Clear requirements for assignments will be made available in the full course syllabus, which will be provided, and discussed, in our first class.

Attending all classes (including the first) is required. If you are waitlisted, please email me for information on how to attend the first class.



The use of Canvas, and online video conferencing tools, is mandatory for synchronous sessions. Sharing audio is needed, video will be optional.


All course readings will be provided on Canvas and/or electronically.


Wild Pedagogies: Touchstones for Re-Negotiating Education and the Environment in the Anthropocene, edited by Bob Jickling, Sean Blenkinsop, Nora Timmerman, and Michael De Danaan Sitka-Sage
ISBN: 9783319901756


Canadian Curriculum Studies: A Métissage of Inspiration/Imagination/Interconnection, edited by Erika Hasebe-Ludt and Carl Leggo
ISBN: 9781773380551


The Courage to Teach by Parker Palmer
ISBN: 9780787996864


Storying the World: The Contributions of Carl Leggo on Language and Poetry edicted by Rita Irwin, Erika Hasebe-Ludt and Anita Sinner (this version released Sep. 21, 2020).
ISBN: 9780367641818


Pedagogia do Oprimido (Pedagogy of the Oppressed) by Paulo Freire
ISBN: 9780241301111

Registrar Notes:


SFU’s Academic Integrity web site is filled with information on what is meant by academic dishonesty, where you can find resources to help with your studies and the consequences of cheating.  Check out the site for more information and videos that help explain the issues in plain English.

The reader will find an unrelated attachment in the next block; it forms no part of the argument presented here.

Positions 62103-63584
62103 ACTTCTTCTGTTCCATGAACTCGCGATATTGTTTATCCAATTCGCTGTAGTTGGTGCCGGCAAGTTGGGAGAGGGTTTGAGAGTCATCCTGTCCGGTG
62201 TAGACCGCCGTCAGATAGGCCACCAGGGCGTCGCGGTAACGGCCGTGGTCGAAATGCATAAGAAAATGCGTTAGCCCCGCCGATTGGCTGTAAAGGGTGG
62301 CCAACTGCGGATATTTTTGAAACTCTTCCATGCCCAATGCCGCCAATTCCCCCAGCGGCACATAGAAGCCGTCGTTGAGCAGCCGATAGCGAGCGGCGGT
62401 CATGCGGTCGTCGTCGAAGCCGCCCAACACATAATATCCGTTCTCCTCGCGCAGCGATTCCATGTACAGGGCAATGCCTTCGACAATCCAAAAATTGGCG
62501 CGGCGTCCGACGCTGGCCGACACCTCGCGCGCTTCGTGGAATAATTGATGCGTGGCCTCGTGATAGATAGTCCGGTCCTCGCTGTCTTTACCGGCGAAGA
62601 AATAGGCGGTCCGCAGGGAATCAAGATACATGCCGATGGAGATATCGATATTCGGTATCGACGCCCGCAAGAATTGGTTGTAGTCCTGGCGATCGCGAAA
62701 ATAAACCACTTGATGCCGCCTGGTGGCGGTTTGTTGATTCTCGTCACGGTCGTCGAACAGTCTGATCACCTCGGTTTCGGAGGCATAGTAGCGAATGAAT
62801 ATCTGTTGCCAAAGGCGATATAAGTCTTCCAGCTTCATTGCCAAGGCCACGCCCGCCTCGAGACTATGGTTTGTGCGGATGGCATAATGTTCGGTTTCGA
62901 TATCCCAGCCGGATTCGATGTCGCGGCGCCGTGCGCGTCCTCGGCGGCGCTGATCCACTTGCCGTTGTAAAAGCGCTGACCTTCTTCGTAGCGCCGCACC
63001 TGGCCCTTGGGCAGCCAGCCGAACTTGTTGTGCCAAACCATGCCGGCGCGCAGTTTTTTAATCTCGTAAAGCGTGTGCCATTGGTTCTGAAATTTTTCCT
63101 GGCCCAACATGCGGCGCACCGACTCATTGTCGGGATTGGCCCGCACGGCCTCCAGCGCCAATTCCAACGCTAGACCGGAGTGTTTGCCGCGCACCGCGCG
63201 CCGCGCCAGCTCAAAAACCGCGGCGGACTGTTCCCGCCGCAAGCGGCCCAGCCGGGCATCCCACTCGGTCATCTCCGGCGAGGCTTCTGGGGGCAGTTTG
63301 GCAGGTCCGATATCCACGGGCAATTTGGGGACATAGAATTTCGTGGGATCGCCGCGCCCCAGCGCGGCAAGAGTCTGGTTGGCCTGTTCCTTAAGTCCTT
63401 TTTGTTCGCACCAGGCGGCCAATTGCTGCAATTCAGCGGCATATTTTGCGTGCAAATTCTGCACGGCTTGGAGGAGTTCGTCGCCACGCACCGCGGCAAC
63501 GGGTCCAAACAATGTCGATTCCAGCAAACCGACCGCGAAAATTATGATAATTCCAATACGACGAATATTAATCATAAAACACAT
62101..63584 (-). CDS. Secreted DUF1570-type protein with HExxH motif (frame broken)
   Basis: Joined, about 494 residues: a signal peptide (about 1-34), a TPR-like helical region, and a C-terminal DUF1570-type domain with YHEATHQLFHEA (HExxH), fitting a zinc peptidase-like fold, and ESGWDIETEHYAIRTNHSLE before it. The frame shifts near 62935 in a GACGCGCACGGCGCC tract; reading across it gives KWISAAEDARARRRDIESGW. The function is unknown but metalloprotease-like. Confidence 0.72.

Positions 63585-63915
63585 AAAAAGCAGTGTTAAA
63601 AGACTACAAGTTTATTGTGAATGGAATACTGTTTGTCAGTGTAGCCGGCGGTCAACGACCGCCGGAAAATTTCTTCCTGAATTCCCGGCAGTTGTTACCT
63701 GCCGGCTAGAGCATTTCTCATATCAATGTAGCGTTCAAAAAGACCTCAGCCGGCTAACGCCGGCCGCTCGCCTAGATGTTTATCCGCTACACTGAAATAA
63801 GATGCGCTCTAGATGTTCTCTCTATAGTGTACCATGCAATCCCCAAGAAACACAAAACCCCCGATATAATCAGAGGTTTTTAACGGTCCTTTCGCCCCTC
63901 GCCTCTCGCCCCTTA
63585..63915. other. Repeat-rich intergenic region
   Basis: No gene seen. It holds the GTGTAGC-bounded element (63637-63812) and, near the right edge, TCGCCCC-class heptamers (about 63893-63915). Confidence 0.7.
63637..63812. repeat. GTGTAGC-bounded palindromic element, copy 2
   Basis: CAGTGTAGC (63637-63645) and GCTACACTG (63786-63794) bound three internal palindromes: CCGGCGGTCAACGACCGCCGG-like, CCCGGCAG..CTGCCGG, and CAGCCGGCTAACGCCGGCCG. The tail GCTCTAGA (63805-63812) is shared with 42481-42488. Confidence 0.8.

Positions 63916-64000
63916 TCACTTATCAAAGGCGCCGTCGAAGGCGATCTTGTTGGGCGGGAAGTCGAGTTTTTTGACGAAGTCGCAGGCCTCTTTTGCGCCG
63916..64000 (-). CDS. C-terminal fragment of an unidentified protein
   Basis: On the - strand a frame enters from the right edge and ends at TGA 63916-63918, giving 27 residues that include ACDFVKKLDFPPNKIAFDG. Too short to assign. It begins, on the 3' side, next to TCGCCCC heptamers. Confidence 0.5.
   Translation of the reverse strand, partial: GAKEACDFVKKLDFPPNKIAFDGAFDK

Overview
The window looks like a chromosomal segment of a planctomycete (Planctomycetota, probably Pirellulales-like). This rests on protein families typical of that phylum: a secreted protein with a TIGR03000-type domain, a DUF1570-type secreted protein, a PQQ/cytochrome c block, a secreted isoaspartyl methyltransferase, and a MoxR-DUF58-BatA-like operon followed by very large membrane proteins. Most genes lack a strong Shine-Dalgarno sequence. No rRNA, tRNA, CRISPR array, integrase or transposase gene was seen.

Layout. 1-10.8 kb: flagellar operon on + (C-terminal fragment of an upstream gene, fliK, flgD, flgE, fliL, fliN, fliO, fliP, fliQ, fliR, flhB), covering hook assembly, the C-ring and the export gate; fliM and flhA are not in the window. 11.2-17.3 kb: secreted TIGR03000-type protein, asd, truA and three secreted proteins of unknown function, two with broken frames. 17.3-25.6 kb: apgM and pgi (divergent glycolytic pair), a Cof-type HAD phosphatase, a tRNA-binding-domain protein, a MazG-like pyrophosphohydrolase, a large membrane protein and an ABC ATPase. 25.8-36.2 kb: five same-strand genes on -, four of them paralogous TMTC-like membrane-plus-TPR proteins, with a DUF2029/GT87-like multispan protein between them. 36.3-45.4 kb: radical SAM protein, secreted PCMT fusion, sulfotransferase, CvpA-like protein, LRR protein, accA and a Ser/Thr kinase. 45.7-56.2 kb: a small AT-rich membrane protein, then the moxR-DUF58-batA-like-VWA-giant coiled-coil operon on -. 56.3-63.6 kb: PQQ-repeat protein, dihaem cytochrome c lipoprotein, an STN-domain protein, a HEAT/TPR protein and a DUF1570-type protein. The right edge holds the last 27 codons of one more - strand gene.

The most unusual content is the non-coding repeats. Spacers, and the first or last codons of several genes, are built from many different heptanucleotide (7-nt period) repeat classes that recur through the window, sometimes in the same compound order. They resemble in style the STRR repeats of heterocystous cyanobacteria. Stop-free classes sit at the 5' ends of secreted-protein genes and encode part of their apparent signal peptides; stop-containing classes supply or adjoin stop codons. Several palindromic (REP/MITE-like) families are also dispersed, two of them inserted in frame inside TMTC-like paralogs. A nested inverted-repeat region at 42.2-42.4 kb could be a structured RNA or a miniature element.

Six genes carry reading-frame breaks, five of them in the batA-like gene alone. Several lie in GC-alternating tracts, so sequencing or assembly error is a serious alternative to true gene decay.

Each student is responsible for his or her conduct as it affects the University community.  Academic dishonesty, in whatever form, is ultimately destructive of the values of the University. Furthermore, it is unfair and discouraging to the majority of students who pursue their studies honestly. Scholarly integrity is required of all members of the University.


Teaching at SFU in summer 2021 will be conducted primarily through remote methods, but we will continue to have in-person experiential activities for a selection of courses.  Such course components will be clearly identified at registration, as will course components that will be “live” (synchronous) vs. at your own pace (asynchronous). Enrollment acknowledges that remote study may entail different modes of learning, interaction with your instructor, and ways of getting feedback on your work than may be the case for in-person classes. To ensure you can access all course materials, we recommend you have access to a computer with a microphone and camera, and the internet. In some cases your instructor may use Zoom or other means requiring a camera and microphone to invigilate exams. If proctoring software will be used, this will be confirmed in the first week of class.

Students with hidden or visible disabilities who believe they may need class or exam accommodations, including in the current context of remote learning, are encouraged to register with the SFU Centre for Accessible Learning ( or 778-782-3112).